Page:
The song is a good enough jam but people have mostly been freaking out about Minaj’s verse, which is frankly pretty fucking awesome.
Minaj has interested me since she started showing up everywhere without even having an album out. Apparently, she’s faced criticism because she’s a black woman wearing weird outfits and wigs (unlike white ladies doing the same shit — what up, Katy Perry and Lady Gaga?) and also, I guess, because people think she only got a big break because Lil Wayne wanted to fuck her.
I’m skeptical of the first one, for obvious racially charged reasons, but more so of the second one because it seems so petty. What decent-looking woman doing well in her field isn’t going to face allegations of only being there because of her looks, no matter how talented she actually is? It’s such an old, tired, played out argument that it almost doesn’t merit denouncing.
Minaj is a talented woman making her way in an undoubtedly male-dominated game, where she is actually being celebrated. Sure, calling herself “Barbie” sometimes isn’t exactly earning her any favor with feminists but I fail to see how her success is anything but positive for women in the rap world.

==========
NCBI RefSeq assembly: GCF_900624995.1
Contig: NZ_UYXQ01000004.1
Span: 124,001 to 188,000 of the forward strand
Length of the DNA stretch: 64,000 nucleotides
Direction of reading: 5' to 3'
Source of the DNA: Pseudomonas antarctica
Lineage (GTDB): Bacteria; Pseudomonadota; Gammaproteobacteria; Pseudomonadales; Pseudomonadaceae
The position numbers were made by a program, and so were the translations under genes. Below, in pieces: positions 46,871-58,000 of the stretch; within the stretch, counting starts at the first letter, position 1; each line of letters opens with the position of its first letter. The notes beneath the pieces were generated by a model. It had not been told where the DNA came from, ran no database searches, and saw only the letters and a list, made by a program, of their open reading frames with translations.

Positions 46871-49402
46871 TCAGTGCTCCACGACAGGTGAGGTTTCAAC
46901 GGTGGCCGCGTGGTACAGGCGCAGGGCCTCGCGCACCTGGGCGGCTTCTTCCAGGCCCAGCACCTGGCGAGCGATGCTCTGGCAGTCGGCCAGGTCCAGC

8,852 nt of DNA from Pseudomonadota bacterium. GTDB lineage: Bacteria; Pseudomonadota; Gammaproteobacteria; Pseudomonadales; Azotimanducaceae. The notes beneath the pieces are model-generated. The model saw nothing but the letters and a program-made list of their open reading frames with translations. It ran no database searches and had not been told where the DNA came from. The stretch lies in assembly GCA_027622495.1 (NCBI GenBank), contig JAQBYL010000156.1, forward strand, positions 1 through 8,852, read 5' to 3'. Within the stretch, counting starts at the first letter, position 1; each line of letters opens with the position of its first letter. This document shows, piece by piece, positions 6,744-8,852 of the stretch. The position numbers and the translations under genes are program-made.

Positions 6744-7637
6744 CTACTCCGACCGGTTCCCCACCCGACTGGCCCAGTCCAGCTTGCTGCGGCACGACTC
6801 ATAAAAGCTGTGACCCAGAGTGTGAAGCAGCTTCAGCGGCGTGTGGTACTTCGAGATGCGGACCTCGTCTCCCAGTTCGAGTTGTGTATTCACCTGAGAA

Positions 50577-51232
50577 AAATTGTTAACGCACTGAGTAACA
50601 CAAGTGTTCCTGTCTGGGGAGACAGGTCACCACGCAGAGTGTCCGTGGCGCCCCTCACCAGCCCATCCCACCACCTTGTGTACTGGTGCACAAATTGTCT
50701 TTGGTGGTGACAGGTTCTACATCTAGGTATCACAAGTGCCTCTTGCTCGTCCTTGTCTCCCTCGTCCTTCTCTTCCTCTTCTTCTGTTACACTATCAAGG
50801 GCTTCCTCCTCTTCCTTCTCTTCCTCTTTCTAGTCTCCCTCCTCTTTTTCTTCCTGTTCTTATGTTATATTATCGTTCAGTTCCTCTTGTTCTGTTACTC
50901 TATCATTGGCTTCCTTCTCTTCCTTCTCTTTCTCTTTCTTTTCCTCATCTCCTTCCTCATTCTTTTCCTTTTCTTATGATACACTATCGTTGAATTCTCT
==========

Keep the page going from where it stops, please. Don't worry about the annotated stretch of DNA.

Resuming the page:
So, let’s break down Minaj’s verses in “Monster” with a feminist perspective:
Pull up in the monster, automobile gangster, with a bad bitch that came from Sri Lanka
Can you just picture Minaj rolling up alongside the big guys in the game — Kanye and Jay-Z like she totally belongs there? What other female artist right now can claim this kind of acceptance?
Yeah I’m in that Tonka, color of Willy Wonka, You could be the King but watch the Queen conquer
Does this need further explanation? It’s like a feminist guidebook by verse two. That’s right, male rappers, you could be “king” but bow down, because there’s a new queen in town and she’s not just here to sit beside you on the throne: bitch is here to CONQUER.